We sometimes think of retirement as an individual weight that we all must bear alone. But sometimes, using a collective approach can make that heavy load a little easier for us.
So says Alex Mazer, Founding Partner of Common Wealth. “Preparing for retirement is pretty hard to do individually,” he notes, adding that many people have trouble saving at all, he says, and few start while young. Then, they “can make poor investment decisions” when left to their own counsel, and thus don’t benefit from “the pooling of longevity and investment risk” that comes with a collective savings approach.
Without investment advice, which Mazer says can be difficult to get, many of us invest in high-fee, inefficient savings vehicles. Research shows that this individualized retirement reality results in low savings at retirement for all but the wealthiest among us, Mazer says.
Turning savings into retirement is also a complex process, he says. You have to keep investing while you are taking money out of your savings plan, he explains. If your money doesn’t continue to grow there is the danger “of overspending your savings, which can translate into reduced income later in retirement,” Mazer warns.
A collective approach is better than an individual one, Mazer says. With collective savings, investments can be pooled, reducing investment and longevity risk and reducing management fees. Finally, there can be simple, cost-effective ways to turn the savings into retirement income in a collective plan, he explains.
Working with different partners, Common Wealth is developing new collective retirement plans that are aligned with these principles, Mazer explains.
The company developed a plan for lower-income healthcare workers that combines a group TFSA with some of the key characteristics of a pension, including fiduciary governance, pooled investment management, and the potential for mandatory contributions through payroll. By using a TFSA structure, Mazer says, income at retirement is tax free, which means eligibility for the Guaranteed Income Supplement is not impacted.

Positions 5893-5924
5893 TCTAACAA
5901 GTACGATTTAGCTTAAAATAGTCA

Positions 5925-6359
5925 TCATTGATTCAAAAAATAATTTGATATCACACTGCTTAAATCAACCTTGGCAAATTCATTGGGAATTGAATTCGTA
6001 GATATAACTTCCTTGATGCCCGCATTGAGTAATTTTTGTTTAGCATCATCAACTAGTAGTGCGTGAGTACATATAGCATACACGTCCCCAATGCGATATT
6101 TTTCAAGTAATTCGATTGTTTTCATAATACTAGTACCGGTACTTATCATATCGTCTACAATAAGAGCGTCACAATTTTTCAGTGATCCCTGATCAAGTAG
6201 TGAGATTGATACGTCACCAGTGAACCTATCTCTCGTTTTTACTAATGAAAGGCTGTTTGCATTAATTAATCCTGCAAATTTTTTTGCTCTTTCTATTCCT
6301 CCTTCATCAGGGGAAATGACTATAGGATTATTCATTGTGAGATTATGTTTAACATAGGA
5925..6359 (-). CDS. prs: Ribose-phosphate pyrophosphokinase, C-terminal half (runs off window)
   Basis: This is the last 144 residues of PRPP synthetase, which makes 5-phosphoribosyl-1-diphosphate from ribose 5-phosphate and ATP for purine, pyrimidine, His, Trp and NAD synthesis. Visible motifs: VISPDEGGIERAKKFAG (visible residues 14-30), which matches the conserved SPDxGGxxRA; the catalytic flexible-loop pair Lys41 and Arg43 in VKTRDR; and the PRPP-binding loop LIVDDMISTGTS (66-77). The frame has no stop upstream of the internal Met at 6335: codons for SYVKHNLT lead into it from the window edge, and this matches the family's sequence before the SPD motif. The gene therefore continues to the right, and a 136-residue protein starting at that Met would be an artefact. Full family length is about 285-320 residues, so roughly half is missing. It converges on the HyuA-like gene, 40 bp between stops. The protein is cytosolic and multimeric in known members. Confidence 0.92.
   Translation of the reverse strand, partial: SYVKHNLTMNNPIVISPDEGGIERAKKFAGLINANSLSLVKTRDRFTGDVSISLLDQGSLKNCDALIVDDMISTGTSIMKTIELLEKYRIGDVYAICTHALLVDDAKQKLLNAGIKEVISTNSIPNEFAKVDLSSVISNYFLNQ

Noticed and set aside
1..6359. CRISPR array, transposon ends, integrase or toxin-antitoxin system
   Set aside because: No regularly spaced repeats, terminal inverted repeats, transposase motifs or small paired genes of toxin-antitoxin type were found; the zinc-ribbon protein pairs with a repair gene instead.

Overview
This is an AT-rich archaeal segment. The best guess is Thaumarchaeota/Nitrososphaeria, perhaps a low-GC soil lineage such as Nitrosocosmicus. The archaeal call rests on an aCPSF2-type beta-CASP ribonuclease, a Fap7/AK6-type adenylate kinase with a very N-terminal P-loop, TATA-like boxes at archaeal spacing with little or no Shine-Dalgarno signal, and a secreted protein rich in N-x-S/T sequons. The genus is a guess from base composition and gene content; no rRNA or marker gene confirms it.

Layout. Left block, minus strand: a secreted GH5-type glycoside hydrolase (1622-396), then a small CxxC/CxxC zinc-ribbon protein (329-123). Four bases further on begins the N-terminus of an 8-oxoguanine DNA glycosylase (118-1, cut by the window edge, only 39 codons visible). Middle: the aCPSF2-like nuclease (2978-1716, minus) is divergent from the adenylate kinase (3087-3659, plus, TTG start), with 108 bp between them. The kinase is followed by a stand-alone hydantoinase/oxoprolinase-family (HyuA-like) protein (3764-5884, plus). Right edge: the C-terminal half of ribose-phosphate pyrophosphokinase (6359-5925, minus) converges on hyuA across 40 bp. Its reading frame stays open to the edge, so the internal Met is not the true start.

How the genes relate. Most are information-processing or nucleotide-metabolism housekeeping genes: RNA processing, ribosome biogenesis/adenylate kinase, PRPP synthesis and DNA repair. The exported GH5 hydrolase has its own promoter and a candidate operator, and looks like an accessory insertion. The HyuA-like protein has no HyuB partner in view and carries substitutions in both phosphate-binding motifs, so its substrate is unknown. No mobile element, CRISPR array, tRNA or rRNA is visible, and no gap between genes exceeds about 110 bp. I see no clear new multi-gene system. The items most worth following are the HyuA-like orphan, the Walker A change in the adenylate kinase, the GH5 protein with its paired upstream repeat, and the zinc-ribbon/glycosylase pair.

The firm’s latest project is developing a nationally portable retirement plan for the non-profit sector, where about 850,000 workers who don’t have any sort of retirement vehicle at work. That number represents about half the non-profit workers in Canada. Again, the plans call for a pooled, collective system with professional investment management, low fees, and a plan for turning savings into income.
Mazer says that if he could personally influence one policy change, it would be to create “high quality collective plans with auto-enrolment” for workers lacking a pension plan at work. Auto-enrolment has worked well in the UK’s NEST program – very few people opt out. Mandatory plans are also popular in Australia. The result in both countries is a much higher level of retirement saving, he concludes.
We thank Alex Mazer for taking the time to talk to us. The Saskatchewan Pension Plan is an open defined contribution plan where contributions are invested collectively with professional management. Annuities are available to help you convert savings into an income stream. Perhaps SPP is the missing piece of your own retirement puzzle.
|Written by Martin Biefer
|Martin Biefer is Senior Pension Writer at Avery & Kerr Communications in Nepean, Ontario. After a 35-year career as a reporter, editor and pension communicator, Martin is enjoying life as a freelance writer. He’s a mediocre golfer, hopeful darts player and beginner line dancer who enjoys classic rock and sports, especially football. He and his wife Laura live with their Sheltie, Duncan, and their cat, Toobins. You can follow him on Twitter – his handle is @AveryKerr22|